Dementia vs Depression: new methods for differential diagnosis using automatic speech analysis

Labbé, C., König, A., Lindsay, H., Linz, N., Tröger, J., & Robert, P. (2022). Dementia vs Depression : new methods for differential diagnosis using automatic speech analysis. Alzheimer’s & Dementia, 18(S7), e064486.



Depression is a very frequent pathology among elderly people. Depressive symptoms are common in neurocognitive disorders which can make it challenging to timely detect and diagnose them. Indeed, there is a high comorbidity of early-stage dementia and late- life depression. There are only a few diagnostic tools that help support differential diagnosis. Speech analysis and the extraction of vocal and linguistic markers could be a non-invasive new method to support this process.


In this pilot study, we included 12 female patients aged over 60 diagnosed with depression without a neurodegenerative disease or other psychiatric disorders. Clinical assessments include the MMSE, MADRS, EGF and ADC. They were asked to perform two short cognitive vocal tasks: a verbal semantic fluency (SVF) and a short narrative task (positive/negative storytelling) which were recorded. Then, in a second step, vocal and prosodic features were extracted from the audio files using machine learning methods. In a final step, we compared these features to those from a cohort of 9 matched patients with Mild Cognitive Impairment (MCI) diagnosis without any mood disorder and 21 matched controls.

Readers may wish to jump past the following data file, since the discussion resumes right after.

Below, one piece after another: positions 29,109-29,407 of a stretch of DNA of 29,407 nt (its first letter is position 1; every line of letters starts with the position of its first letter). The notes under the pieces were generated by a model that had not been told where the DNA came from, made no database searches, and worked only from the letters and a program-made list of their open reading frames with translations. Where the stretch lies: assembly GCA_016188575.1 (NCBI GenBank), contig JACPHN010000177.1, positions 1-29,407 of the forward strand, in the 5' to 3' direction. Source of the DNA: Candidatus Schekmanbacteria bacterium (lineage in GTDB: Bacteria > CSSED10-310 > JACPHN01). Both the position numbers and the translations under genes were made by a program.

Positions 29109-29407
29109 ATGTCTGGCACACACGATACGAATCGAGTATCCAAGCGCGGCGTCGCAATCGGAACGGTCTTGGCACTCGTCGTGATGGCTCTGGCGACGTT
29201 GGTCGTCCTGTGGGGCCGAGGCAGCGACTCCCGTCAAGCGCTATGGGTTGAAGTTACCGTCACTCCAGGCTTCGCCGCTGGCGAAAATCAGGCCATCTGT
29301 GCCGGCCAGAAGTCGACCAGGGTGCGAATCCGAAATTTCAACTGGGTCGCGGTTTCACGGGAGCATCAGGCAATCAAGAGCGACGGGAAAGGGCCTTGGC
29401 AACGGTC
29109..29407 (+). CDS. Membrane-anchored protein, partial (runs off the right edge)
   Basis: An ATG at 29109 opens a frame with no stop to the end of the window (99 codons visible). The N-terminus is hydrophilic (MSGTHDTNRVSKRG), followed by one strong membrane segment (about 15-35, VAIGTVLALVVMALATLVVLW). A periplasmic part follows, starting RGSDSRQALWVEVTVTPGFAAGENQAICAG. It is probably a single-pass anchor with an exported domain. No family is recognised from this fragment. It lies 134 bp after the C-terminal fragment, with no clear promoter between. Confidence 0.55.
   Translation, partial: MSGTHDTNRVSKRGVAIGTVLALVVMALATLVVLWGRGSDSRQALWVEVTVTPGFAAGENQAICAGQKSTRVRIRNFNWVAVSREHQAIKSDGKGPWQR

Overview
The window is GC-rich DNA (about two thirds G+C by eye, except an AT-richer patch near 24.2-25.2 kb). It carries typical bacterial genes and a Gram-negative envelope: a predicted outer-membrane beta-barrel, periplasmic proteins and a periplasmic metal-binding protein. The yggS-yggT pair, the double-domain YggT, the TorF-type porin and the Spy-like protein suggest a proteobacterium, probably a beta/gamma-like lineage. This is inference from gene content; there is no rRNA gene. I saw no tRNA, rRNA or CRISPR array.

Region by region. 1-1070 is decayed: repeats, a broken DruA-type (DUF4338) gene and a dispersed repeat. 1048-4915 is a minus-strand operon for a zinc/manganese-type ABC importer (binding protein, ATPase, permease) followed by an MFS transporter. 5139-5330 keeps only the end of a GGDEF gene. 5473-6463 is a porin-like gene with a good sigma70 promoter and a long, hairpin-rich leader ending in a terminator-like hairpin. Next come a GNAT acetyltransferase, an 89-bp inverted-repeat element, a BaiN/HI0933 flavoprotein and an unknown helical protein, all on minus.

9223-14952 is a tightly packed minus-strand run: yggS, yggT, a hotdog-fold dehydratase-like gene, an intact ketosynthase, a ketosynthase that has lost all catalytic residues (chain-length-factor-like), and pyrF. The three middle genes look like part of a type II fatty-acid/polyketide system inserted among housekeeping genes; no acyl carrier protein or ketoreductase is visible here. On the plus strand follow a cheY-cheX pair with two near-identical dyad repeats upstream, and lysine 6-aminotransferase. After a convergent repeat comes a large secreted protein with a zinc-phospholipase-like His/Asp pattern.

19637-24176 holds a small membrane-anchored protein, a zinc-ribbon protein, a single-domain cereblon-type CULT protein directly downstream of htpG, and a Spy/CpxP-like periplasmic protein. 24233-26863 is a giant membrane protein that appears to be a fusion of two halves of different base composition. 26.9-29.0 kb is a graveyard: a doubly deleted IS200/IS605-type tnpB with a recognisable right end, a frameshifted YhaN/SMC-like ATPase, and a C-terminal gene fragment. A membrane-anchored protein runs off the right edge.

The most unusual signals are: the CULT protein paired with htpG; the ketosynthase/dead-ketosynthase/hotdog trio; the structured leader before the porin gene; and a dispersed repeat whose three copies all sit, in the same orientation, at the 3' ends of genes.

A non-parametric kruskal-wallis and BH-adjusted post-hoc wilcox test analysis revealed a statistically significant (p<0.05) lower word and semantic switch count for MCI compared to depression in the SVF. Linear mixed effects models were used to evaluate 18 prosodic features from the narrative speech task. Four features were significant between diagnoses; sound to noise ratio, delta deltas and deltas were significantly different for the depressed group in comparison to HC and MCI; total phonation time was longer for depressed patients than MCI patients in the negative story.


Automatic analysis of vocal tasks such as semantic verbal fluency and storytelling could be a fast solution for supporting early characterization of patients. Certain types of extracted speech features show different patterns and namely prosodic features should be further explored. To conclude, this new method could serve as an objective assessment tool for differentiating depression from mild cognitive impairment.